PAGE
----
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Yee-Yin Choong is a Human Factors Scientist in the Information Technology Laboratory at the National Institute of Standards and Technology (NIST). Yee-Yin conducts research in the areas of user-centered design and evaluation methodology, public safety communications, usable cybersecurity, biometrics usability, human factors, and cognitive engineering. She has contributed to numerous papers, book chapters and conferences on the topics of user-centered design and evaluation, cross-cultural usability, symbols and icons design, biometrics symbology, and usable cybersecurity. Prior to joining NIST in 2006, she practiced usability engineering in the private sector for 10 years, covering areas such as telecommunications, Business-to-Business eCommerce, Web-based applications, and software internationalization. Yee-Yin received her MS degree in Industrial Engineering from the Pennsylvania State University and her PhD in Industrial Engineering, specialized in Human Factors from Purdue University.
Shaneé Dawkins is a Computer Scientist in the Visualization and Usability Group at the National Institute of Standards and Technology (NIST). As a usability research scientist, Shaneé applies her knowledge of human computer interaction and human centered computing to the fields of public safety communications and usable security. Shaneé earned her M.S. and Ph.D. in Computer Science from the Human Centered Computing Lab at Auburn University, and B.S. in Computer Engineering from North Carolina A&T State University. She has previous research experience in the design and development of evaluation guidelines and standards for machine translation technologies, electronic voting systems, and usable privacy.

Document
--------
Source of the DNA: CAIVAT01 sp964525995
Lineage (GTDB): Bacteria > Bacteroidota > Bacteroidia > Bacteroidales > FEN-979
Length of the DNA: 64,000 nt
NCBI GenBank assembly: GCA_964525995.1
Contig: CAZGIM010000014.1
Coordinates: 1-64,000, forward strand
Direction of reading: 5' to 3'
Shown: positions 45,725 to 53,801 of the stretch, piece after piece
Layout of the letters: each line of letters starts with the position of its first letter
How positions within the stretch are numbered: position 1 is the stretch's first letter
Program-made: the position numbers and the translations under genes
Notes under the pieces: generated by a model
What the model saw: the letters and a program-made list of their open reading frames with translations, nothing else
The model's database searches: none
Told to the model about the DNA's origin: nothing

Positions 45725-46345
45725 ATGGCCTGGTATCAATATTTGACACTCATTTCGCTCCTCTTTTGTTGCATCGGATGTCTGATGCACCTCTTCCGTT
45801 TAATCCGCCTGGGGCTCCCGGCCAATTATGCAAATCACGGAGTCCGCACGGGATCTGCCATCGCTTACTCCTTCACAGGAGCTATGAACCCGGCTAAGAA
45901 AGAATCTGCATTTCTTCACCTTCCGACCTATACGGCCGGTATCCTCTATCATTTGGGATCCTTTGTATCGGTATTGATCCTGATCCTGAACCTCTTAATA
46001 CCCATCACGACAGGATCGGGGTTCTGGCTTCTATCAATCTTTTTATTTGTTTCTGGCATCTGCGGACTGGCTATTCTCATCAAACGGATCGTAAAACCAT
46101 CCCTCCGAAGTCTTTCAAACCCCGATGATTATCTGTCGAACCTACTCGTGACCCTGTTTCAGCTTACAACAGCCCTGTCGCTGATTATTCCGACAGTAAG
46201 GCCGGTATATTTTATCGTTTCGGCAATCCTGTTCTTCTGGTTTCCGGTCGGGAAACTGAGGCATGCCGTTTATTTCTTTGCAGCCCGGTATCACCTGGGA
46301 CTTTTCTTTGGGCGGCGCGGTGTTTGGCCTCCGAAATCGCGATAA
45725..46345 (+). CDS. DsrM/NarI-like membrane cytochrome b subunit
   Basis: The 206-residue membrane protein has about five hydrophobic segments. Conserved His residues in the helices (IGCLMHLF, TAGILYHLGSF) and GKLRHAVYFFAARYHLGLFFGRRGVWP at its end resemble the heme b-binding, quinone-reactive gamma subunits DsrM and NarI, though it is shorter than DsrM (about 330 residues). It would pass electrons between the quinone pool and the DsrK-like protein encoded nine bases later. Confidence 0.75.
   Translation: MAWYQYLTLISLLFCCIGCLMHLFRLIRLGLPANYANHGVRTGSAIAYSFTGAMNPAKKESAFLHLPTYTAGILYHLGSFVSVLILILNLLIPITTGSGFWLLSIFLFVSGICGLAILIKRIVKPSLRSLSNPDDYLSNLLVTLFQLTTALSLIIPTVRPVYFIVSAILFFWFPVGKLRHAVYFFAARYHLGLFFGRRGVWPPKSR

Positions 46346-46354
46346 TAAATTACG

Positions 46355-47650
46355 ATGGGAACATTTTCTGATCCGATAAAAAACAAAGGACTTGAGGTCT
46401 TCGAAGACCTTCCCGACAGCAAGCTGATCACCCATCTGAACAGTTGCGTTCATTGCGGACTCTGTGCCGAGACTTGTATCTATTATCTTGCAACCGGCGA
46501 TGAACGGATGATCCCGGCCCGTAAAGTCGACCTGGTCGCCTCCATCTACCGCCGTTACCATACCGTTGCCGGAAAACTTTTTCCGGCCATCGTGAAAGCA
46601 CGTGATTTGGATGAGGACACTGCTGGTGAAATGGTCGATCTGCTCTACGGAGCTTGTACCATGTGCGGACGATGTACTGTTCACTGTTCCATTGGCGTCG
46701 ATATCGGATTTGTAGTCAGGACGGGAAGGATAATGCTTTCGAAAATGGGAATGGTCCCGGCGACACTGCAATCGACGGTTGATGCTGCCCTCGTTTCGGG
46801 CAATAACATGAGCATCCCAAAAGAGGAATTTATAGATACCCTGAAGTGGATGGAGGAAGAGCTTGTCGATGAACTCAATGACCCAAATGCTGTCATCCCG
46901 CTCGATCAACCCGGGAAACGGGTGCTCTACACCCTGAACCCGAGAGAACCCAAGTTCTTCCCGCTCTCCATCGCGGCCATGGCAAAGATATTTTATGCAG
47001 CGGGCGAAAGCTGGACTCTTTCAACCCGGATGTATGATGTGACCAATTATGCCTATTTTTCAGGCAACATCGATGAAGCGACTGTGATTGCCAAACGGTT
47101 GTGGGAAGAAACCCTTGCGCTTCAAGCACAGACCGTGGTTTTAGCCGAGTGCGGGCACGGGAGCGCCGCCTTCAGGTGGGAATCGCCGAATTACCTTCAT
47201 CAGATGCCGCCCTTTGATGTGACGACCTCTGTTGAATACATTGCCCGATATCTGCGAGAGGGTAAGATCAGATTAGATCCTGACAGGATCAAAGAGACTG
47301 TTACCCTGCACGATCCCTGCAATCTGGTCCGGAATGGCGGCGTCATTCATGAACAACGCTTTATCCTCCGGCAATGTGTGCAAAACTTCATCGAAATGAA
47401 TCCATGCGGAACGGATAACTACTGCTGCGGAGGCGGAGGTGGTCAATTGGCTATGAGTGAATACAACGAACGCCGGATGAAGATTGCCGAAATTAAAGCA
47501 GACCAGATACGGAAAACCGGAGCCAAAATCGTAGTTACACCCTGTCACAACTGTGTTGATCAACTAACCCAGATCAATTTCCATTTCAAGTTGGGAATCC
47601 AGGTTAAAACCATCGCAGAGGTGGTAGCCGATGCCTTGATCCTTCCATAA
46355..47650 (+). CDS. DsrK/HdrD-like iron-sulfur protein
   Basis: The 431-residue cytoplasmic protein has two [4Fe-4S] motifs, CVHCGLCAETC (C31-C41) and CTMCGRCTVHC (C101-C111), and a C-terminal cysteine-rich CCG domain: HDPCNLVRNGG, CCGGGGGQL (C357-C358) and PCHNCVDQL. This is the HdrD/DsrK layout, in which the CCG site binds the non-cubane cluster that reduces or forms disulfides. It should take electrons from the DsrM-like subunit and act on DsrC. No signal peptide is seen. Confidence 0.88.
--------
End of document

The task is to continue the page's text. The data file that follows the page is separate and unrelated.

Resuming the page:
Susanne Furman is a Cognitive Scientist in the US National Institute of Standards and Technology’s Visualization and Usability Group. She works on and investigates usability for both cybersecurity and biometric devices for agencies such as the US Department of Homeland Security and the Federal Bureau of Investigation. Furman has worked at the US Department of Health and Human Services and ran its usability program. She has a PhD in applied experimental psychology human factors from George Mason University.
Kristen Greene is a Cognitive Scientist in the Visualization and Usability Group at NIST. She conducts usability and human factors research for NIST’s PSCR (Public Safety Communications Research) and usable cybersecurity programs. She has an M.A. and Ph.D. in Cognitive Psychology from Rice University. She is an experienced researcher, having conducted research in the Attention and Perception Laboratory at the University of South Carolina, the Usability Testing and Analysis Facility at NASA Johnson Space Center, the Computer Human Interaction Laboratory at Rice University, and now the Information Technology Laboratory at NIST.